Jon Kingsdale, who formerly headed the Massachusetts connector ex-change, said his state did not see as rapid an increase in insurance competition when it launched in 2007. He also noted that while New Hampshire has been trying for years to get more insurers to compete in its individual insurance market, for 2015 that state will go from one insurer to five.
In nine states the number of insurers will remain the same. California is the only state that will see a reduction in its already vigorous competition, with the number of carriers dropping from 12 to 10.
In Minnesota, PreferredOne, a provider-owned plan that captured nearly 60% of that state's exchange enrollment in 2014, announced it would not offer exchange plans for 2015.
But the new CMS data suggest that PreferredOne will be an outlier. Only 14 insurers that did business in the exchanges in 2014 won't be back for the next open enrollment, which begins Nov. 15.
UnitedHealthcare, the country's largest insurer in terms of lives covered, is significantly ramping up its exchange participation for 2015. The company plans to compete in two dozen exchanges, more than doubling its participation.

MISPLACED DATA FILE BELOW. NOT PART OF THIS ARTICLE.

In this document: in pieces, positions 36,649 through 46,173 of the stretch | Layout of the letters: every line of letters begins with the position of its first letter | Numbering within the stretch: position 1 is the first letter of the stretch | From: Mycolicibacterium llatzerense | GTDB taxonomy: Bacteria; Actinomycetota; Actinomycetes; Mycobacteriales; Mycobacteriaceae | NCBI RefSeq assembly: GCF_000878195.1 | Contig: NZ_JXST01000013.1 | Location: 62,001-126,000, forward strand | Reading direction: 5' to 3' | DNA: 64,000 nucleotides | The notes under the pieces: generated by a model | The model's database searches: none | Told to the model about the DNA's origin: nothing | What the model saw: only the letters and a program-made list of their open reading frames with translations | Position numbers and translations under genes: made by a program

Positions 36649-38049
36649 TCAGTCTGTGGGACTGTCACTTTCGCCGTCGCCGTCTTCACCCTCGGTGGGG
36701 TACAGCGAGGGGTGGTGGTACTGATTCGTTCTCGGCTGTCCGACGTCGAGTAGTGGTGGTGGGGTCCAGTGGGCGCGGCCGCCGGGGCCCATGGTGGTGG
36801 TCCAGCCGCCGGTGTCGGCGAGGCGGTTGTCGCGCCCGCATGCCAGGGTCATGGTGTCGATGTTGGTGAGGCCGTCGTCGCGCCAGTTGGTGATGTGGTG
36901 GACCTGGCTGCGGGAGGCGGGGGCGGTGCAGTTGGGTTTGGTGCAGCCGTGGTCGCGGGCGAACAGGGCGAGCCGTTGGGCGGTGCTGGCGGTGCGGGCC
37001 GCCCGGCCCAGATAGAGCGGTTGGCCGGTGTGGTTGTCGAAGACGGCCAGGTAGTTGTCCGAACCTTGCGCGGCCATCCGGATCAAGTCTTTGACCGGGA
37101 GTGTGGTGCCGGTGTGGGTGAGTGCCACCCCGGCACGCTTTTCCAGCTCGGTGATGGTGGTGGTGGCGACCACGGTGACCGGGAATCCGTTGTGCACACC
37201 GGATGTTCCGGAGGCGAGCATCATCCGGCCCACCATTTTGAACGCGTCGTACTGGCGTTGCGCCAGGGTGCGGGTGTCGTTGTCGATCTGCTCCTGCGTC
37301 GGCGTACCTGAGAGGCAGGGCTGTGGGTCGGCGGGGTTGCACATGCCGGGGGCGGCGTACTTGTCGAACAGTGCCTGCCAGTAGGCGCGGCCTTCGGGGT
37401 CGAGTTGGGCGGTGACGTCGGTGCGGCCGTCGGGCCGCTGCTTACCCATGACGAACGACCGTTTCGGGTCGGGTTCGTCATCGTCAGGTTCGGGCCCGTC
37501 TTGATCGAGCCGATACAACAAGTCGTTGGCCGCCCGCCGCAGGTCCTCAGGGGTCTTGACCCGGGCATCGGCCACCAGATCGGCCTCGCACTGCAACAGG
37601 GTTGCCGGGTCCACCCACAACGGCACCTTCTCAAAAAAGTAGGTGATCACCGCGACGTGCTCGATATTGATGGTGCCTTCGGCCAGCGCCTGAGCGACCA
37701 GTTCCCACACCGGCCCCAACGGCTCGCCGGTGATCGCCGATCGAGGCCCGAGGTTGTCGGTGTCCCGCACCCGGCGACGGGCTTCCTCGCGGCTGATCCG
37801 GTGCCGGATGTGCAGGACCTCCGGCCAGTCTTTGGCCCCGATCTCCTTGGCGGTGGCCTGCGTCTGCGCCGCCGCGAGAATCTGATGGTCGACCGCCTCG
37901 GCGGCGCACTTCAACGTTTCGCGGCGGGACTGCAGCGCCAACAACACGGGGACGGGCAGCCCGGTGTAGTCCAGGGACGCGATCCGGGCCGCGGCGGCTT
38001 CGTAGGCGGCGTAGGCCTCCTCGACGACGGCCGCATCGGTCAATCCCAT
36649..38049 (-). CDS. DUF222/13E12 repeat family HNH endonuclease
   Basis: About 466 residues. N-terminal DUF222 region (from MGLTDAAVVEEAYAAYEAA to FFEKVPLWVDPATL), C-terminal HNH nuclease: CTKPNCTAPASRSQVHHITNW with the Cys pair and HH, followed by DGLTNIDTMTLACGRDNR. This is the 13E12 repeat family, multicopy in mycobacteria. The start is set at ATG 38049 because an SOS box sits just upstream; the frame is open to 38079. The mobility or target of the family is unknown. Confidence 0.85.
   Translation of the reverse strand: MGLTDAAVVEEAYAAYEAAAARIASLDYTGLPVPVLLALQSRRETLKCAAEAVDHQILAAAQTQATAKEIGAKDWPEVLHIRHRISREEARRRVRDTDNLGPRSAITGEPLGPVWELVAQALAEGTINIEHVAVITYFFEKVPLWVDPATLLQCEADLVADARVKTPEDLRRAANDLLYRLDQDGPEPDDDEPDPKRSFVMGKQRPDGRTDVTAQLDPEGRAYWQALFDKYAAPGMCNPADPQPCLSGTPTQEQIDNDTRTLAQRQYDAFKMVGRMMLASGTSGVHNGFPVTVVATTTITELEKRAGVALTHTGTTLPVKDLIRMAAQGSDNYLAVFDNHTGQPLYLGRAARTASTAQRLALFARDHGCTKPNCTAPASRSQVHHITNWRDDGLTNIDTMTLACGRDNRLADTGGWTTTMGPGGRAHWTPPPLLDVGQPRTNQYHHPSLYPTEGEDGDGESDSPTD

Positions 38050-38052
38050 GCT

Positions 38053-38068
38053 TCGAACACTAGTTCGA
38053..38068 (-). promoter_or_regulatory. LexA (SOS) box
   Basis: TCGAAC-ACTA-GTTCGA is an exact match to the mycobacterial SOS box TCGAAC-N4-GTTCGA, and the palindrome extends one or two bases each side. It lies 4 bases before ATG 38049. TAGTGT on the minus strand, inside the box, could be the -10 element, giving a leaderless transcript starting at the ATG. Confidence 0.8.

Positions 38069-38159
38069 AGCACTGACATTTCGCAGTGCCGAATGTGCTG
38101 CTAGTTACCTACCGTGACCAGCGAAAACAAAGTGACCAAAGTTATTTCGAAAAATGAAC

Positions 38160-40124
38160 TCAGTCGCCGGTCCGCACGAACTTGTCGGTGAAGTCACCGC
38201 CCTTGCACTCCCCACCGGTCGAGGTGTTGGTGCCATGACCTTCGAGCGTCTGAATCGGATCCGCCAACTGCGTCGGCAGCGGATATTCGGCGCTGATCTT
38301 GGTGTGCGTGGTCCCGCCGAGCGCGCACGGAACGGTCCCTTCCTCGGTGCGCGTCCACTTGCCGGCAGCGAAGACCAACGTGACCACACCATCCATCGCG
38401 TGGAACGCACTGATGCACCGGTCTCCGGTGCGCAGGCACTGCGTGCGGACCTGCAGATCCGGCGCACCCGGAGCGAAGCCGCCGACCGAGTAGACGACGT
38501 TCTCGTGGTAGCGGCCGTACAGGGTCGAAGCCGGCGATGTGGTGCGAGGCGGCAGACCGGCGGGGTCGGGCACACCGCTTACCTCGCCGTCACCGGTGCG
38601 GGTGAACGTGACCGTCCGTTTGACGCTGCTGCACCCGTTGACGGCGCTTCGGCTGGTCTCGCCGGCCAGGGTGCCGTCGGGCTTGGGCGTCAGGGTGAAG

The increased participation of insurers for 2015 shows that they are optimistic about the viability of the exchange market, said Joel Ario, former director of HHS' Office of Health Insurance Exchanges and now a managing director at Manatt Health Solutions.
“There's probably no better sign of whether these markets have a long-term future than the level of competition,” he said. “I think (insurers) are the best judges of that.”
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